Archive for June, 2011

Time, energy and Interest Part 2

June 19, 2011

Well it seems Time, energy and interest where against me finishing my blogs this week end,but I did have a great fathers day with the family, and had a good time Saturday with the gaming group. I was also able to list some stuff on eBay and also some dragon magazine on Dragonsfoot. Perhaps i will get around to finishing my blog posts some time this week, though the out look is cloudy, as I was also set apart as ward clerk Sunday. Our ward is having a membership audit Wednesday night and I need to be there Thursday night so i can start moving up to speed on my duties and responsibilities. No more slacking and sleeping in on Sundays for me. 🙂

Time, energy, and interest.

June 17, 2011

So was going to post about if I had the time I want to finish off 5 blog entries I am working on,but we all know Time is energy and energy is interest. If you have the interest you can find the time and energy. So I hope I have the interest in finishing off the blogs this week-end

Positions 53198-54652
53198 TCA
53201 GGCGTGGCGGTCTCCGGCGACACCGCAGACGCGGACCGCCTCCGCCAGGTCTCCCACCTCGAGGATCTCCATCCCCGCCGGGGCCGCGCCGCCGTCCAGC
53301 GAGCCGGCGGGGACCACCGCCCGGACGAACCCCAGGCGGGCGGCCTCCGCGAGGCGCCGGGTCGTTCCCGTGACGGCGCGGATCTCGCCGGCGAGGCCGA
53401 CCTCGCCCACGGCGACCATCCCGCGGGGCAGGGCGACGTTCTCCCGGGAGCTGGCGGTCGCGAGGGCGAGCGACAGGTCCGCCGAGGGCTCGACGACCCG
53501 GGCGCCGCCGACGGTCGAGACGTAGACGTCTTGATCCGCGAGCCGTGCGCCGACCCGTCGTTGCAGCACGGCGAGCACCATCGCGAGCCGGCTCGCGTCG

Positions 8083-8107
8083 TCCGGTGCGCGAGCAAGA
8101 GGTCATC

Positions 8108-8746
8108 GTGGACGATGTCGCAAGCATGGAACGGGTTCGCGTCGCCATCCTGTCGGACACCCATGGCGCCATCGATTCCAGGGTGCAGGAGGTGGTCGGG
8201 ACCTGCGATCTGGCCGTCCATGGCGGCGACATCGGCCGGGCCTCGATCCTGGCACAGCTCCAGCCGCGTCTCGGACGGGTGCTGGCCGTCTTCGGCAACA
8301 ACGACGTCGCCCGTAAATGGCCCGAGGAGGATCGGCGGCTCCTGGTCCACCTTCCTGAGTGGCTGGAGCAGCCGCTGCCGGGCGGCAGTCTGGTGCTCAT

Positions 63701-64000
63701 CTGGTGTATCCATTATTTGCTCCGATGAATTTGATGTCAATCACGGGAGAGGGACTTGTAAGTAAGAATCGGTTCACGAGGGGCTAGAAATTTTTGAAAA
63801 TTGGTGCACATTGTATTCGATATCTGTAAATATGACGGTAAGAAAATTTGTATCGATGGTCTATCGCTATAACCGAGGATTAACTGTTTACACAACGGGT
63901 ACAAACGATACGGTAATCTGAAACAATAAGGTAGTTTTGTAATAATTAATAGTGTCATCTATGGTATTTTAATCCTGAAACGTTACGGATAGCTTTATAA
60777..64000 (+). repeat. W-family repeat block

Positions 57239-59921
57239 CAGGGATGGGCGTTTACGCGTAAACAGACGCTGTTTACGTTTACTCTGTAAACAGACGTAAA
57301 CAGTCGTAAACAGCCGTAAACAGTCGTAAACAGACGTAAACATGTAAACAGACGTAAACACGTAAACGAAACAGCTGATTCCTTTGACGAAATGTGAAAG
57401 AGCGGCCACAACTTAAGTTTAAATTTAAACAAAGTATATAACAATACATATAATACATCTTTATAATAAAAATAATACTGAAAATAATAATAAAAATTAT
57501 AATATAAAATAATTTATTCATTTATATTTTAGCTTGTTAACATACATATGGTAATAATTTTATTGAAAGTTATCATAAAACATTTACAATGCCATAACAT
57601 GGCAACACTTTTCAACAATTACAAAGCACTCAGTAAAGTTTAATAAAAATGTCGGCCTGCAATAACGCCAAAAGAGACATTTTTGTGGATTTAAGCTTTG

June 13 1966: The Miranda rights are established

June 17, 2011

 

 

 

 

 

 

 

 

 

 

Shame the Court has to force Cops to advise people of their rights. you would think Cops would want to follow the law

June 13: General Interest

1966: The Miranda rights are established

On this day in 1966, the Supreme Court hands down its decision in Miranda v. Arizona, establishing the principle that all criminal suspects must be advised of their rights before interrogation. Now considered standard police procedure, “You have the right to remain silent. Anything you say can, and will, be used against you in court of law. You have the right to an attorney. If you cannot afford one, one will be appointed to you,” has been heard so many times in television and film dramas that it has become almost cliche.